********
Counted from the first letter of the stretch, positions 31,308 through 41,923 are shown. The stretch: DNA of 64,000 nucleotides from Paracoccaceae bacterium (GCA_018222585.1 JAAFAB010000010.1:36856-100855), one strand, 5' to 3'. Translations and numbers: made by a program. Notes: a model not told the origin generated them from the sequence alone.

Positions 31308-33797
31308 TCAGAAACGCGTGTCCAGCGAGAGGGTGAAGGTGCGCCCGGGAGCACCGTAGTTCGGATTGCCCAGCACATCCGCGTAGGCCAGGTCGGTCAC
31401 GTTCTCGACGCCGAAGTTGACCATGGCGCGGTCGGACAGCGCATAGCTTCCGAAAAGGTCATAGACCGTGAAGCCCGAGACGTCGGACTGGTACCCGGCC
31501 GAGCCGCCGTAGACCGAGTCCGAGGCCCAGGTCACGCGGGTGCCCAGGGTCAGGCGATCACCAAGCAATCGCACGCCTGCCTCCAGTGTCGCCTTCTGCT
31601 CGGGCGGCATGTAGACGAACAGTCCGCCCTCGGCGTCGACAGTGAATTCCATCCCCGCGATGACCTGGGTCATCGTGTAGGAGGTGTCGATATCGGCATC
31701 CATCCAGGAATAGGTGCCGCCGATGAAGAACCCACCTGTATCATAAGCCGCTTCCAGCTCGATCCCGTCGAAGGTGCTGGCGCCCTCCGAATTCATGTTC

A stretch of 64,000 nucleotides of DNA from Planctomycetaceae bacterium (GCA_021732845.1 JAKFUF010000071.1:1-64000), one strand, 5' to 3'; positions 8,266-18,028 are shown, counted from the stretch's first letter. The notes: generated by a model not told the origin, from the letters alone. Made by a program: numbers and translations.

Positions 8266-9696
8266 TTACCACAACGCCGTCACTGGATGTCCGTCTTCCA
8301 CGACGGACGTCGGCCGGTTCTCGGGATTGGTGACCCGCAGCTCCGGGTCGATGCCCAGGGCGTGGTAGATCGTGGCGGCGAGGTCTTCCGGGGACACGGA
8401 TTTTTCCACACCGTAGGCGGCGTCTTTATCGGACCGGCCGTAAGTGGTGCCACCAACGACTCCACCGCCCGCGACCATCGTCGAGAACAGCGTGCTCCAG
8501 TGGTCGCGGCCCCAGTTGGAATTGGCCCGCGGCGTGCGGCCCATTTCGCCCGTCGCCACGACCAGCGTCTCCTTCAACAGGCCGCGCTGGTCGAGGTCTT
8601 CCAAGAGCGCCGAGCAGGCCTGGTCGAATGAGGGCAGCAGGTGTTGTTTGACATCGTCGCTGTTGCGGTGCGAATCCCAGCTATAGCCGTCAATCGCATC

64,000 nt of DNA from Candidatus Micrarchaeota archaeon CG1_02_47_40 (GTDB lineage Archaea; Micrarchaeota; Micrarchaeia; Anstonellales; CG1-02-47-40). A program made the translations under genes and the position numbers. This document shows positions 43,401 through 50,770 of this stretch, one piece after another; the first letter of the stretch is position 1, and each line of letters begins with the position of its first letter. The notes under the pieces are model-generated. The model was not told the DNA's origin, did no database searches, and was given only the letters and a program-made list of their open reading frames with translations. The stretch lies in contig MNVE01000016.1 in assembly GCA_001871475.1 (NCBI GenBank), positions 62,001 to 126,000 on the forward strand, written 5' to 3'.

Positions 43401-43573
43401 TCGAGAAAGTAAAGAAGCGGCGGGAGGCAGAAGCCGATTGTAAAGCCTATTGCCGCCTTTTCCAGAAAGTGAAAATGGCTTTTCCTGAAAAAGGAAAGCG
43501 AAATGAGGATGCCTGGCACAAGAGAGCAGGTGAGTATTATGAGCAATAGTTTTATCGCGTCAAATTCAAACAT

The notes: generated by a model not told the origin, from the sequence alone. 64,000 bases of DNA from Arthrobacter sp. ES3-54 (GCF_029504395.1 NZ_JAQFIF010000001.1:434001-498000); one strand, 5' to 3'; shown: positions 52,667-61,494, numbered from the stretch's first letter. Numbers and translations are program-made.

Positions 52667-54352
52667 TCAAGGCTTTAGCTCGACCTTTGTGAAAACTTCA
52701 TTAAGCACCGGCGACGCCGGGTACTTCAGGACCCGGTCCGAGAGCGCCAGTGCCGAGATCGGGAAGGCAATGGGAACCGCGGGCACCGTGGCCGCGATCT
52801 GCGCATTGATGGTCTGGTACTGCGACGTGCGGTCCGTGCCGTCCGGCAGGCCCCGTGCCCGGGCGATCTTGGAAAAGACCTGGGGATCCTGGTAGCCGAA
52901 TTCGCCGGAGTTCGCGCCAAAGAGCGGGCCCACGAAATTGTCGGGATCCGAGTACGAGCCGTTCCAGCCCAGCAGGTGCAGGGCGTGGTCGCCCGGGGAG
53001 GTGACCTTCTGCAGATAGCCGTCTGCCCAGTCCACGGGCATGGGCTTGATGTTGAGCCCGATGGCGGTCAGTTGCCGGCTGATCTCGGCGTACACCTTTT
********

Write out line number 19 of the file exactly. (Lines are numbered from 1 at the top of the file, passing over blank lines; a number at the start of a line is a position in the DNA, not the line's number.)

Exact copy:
The notes: generated by a model not told the origin, from the sequence alone. 64,000 bases of DNA from Arthrobacter sp. ES3-54 (GCF_029504395.1 NZ_JAQFIF010000001.1:434001-498000); one strand, 5' to 3'; shown: positions 52,667-61,494, numbered from the stretch's first letter. Numbers and translations are program-made.